Methanex (MEOH) is the world's largest producer and marketer of methanol. Methanol is a liquid which can be produced from natural gas and has a variety of industrial applications and can also be blended with gasoline to be used as a vehicular fuel. The enormous price gap between natural gas and petroleum has created a very strong market for methanol and creates an opportunity for methanol producers to reap a large margin. One of my "big ideas" is that this unprecedented price gap will create opportunities for natural gas to displace petroleum especially in the transportation market. I have recommended Clean Energy Fuels (CLNE) and I have written about MEOH in the past.
MEOH reported first quarter earnings which were strong although they were negatively impacted by share based compensation costs due to the fact that MEOH stock appreciated by nearly 40 per cent in the first quarter (it closed at $35.16 on Monday). MEOH has increased its dividend to an annual rate of 74 cents (1.9%). Using my sequential balance sheet method of evaluating the generation of cash flow available to owners, it appears that MEOH is generating roughly $250 million a year or roughly $2.70 per share. MEOH is difficult to track from an income or cash flow perspective because accounts payable, accounts receivable and inventory tend to jump around quite a bit from quarter to quarter. It is also true that quarterly earnings can be very heavily impacted by whether or not methanol actually produced by MEOH has been delivered or is still in inventory at the end of the month.
MEOH markets methanol it produces as well as methanol it acquires from others. It makes much more money on the methanol it produces itself and so quarterly earnings are affected by whether or not its facilities are operating at capacity. MEOH has been negatively impacted due to the fact that its facilities in Chile have been underutilized due to a lack of gas availability. It also has facilities in Canada, Trinidad, New Zealand, and Egypt and is considering relocating one of its Chile plants to the United States. It should be heading into a period of time in which more and more production from existing plants will be available and a very strong market for methanol due to the increased efforts of China to use methanol blended with gasoline guarantee that MEOH can make a lot of money on whatever it produces.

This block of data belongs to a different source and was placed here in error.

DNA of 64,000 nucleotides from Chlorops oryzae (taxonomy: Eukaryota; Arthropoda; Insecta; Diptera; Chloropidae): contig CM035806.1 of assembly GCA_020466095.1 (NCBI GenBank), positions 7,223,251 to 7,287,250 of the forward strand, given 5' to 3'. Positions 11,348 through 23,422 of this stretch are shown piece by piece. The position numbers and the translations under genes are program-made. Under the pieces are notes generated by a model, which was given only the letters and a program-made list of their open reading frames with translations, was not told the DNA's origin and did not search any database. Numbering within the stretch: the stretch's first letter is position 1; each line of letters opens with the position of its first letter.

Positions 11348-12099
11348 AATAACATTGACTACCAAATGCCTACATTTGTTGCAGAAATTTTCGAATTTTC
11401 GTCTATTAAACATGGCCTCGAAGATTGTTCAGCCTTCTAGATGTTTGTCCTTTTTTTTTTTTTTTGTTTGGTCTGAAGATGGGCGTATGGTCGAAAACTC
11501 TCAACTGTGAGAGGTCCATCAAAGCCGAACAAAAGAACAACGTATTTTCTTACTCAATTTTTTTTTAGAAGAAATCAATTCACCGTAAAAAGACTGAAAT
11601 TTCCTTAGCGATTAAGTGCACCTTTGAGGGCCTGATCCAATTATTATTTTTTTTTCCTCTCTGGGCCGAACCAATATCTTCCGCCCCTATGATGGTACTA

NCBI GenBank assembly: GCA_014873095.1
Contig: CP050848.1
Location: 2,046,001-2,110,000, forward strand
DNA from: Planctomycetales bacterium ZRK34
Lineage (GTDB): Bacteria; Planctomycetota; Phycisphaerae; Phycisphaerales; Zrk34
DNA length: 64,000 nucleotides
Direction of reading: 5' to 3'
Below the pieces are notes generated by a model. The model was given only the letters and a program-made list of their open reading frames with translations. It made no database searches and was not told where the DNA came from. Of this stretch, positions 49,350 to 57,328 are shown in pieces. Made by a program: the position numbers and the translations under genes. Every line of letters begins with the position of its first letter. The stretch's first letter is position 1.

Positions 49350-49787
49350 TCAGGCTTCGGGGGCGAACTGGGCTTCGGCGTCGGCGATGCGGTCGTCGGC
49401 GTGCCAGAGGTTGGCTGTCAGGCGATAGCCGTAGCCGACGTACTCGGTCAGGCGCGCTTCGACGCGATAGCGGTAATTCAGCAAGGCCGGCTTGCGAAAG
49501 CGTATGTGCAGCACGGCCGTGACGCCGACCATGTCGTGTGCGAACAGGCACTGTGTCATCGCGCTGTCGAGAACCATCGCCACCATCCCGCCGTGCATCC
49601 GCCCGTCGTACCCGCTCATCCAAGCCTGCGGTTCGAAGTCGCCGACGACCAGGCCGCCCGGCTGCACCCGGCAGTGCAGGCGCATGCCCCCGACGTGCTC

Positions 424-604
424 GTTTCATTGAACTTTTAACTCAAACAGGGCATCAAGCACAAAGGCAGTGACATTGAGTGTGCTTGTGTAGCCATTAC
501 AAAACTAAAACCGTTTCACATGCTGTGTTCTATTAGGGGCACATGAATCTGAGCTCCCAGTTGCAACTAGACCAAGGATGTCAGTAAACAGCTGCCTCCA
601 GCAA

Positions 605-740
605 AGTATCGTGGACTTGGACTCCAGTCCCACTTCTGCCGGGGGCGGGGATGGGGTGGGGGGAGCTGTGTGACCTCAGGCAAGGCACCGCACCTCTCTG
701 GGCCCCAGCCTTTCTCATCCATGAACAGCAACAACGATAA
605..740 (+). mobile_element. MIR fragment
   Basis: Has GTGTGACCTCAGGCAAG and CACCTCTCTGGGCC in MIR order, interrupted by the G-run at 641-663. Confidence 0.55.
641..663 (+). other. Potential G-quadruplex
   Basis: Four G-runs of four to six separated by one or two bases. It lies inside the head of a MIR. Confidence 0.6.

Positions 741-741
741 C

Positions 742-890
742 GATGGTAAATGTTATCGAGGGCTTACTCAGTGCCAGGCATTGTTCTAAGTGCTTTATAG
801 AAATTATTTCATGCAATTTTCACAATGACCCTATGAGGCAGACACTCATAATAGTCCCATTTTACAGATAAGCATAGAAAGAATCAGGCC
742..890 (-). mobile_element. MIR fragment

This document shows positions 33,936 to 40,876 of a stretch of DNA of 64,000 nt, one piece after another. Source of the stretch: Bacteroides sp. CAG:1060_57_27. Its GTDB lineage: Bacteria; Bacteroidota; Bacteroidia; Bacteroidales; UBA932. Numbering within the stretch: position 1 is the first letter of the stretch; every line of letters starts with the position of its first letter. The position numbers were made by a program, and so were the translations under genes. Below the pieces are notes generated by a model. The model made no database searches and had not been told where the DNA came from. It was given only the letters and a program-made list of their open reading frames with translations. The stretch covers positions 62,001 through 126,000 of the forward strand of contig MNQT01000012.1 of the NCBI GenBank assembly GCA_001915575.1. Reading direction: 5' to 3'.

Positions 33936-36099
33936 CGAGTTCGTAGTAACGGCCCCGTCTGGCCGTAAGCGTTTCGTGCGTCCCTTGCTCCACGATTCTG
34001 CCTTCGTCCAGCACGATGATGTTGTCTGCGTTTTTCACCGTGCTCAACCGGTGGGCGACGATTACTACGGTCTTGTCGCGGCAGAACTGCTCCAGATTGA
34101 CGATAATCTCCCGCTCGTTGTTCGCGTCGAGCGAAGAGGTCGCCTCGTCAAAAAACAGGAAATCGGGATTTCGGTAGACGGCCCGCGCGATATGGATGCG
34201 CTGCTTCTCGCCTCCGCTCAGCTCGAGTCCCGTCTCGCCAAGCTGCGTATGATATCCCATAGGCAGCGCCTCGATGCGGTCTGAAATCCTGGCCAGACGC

I have recommended this stock in the past at lower prices but I still believe it is a buy at this price. If anything, the "big picture" is looking better and better with a very strong world market for methanol and limited supply coming on line. Of the supply which is coming on line in the next 3 to 5 years, it appears that at least of half will be MEOH production. MEOH is careful with capex and tries to squeeze additional capacity out of existing plants and to relocate underutilized equipment rather than plunging into the construction of entirely new plants. I remember an era in which a notorious consulting firm advised everyone in sight to maximize market share and the result was often that capacity was expanded and prices fell. It appears that there is virtually no danger of that happening in the methanol market in the near future.
It remains to be seen whether methanol will play a major role in the vehicular fuel market in the United States. There is some support for a neutral fuel standard that would permit marketers more flexibility in mixing ethanol or methanol in with gasoline depending upon market conditions but gridlock as well as the general lack of understanding of this issue in Washington suggest that nothing is about to happen soon. Americans may not appreciate the role methanol is beginning to play in other parts of the world and that may lead MEOH to be underappreciated. It is a strong buy as part of the general thesis that the most important trend in energy over the next 5 to 10 years will be the displacement of oil by natural gas in the transportation market.